Nereida departed from Victoria Harbour on 22 October 2012.

Jeanne's voyage is being recorded by the World Sailing Speed Record Council. When she arrives the yacht will be escorted in by a Prince of Whales whale watching boat. For those who are near enough to greet her, after arrival, Nereida will be docked in front of the Empress Hotel, courtesy of the Greater Victoria Harbour Authority.

Jeanne's first attempt resulted in the total loss of her first Nereida on a beach just 60nm short of the completion of her circumnavigation. During her second attempt her vessel was knocked down off Cape Horn, suffering a broken boom and other severe damage. Knocking back a tow, Jeanne limped into Ushuaia, repaired the boat, and kept going across the Southern Atlantic. Sometime along that leg she realised that on arrival into Cape Town she would achieve a record of sorts, not a non-stop record, but still the record as the oldest solo female circumnavigator.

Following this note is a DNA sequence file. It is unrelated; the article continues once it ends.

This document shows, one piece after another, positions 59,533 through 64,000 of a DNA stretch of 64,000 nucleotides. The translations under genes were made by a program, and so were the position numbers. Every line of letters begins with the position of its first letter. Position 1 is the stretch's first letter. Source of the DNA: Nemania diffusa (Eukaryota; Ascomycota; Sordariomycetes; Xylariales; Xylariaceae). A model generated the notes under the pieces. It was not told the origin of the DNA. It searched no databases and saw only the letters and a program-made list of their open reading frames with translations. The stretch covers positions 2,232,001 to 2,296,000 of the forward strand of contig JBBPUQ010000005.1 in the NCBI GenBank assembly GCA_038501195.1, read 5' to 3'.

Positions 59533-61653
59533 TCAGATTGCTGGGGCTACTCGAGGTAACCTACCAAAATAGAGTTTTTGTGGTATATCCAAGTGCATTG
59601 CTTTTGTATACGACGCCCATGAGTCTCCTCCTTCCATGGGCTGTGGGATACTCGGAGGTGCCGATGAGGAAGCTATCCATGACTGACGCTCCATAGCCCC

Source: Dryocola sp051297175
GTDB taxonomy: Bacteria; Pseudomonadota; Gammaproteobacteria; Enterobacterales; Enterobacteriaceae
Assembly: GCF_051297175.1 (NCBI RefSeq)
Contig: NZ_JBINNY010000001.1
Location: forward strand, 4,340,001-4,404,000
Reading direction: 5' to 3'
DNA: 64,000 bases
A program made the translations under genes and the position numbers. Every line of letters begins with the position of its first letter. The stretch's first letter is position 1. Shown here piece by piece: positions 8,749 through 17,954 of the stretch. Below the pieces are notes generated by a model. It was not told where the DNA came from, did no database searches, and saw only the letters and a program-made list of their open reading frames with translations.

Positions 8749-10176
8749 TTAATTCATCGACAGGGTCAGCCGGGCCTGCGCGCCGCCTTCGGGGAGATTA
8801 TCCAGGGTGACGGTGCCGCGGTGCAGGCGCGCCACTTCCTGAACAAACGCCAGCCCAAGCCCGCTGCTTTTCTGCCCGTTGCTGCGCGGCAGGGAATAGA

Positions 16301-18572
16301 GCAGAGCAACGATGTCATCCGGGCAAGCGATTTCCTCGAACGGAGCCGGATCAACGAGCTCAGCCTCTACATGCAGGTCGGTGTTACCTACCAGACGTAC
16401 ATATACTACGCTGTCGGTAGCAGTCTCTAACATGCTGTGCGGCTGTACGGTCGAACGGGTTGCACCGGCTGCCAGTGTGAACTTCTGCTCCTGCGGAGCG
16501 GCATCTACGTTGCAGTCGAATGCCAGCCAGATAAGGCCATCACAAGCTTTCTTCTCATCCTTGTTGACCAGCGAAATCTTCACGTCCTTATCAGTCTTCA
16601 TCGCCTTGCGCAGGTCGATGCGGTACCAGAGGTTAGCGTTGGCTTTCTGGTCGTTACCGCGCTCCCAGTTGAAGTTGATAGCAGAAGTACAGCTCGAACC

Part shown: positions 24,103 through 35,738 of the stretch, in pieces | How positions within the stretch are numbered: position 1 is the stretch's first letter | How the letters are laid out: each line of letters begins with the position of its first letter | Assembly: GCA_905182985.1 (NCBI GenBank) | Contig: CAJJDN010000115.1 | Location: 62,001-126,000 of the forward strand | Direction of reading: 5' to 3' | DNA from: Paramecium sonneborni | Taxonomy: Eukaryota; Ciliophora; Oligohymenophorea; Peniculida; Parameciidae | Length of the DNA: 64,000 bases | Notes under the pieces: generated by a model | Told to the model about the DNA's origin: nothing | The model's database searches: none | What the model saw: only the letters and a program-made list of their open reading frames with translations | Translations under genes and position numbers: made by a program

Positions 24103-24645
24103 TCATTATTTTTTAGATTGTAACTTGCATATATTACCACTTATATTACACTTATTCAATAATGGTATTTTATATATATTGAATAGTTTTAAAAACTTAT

Jeanne's site:

Sovererign's Cup
RCYC's O'Leary clan continued to carve their way to the top of the 1720 European Championships table with six of the scheduled races completed. Nicholas, onboard T-Bone enjoyed a second and two bullets in today's racing held as part of the Covestone Asset Management Sovereign's Cup. T-Bone now enjoys a six point lead overall over Spiced Beef, with brothers Peter and Robert O'Leary onboard, which found today's shifty wind in Bullen Bay less to its taste. Baltimore-based Ben Cooke on Smile and Wave continues to keep the top two honest in third, just a further point adrift, while Anthony O'Leary, lies waiting in fourth should his sons slip up in the remaining races.

In the Quarter Ton Cup, the competition continues apace amongst the 8-boat fleet. Rob Laidlaw in Aquila appears at this stage to marginally have the upper hand over Rob Gray's all-black Cote, scoring two bullets and a second to Gray's two seconds and a first. There's not much in it though, with the final race today being decided by a mere seven seconds. William McNeill's Illegal Immigrant lies in third overall after three third place finishes, and likewise Tony Hayward's Black Fun was remarkably consistent notching up three fourths today, to lie in fourth place overall. However, the smart money at this stage would be on Laidlaw or Gray to lift the trophy.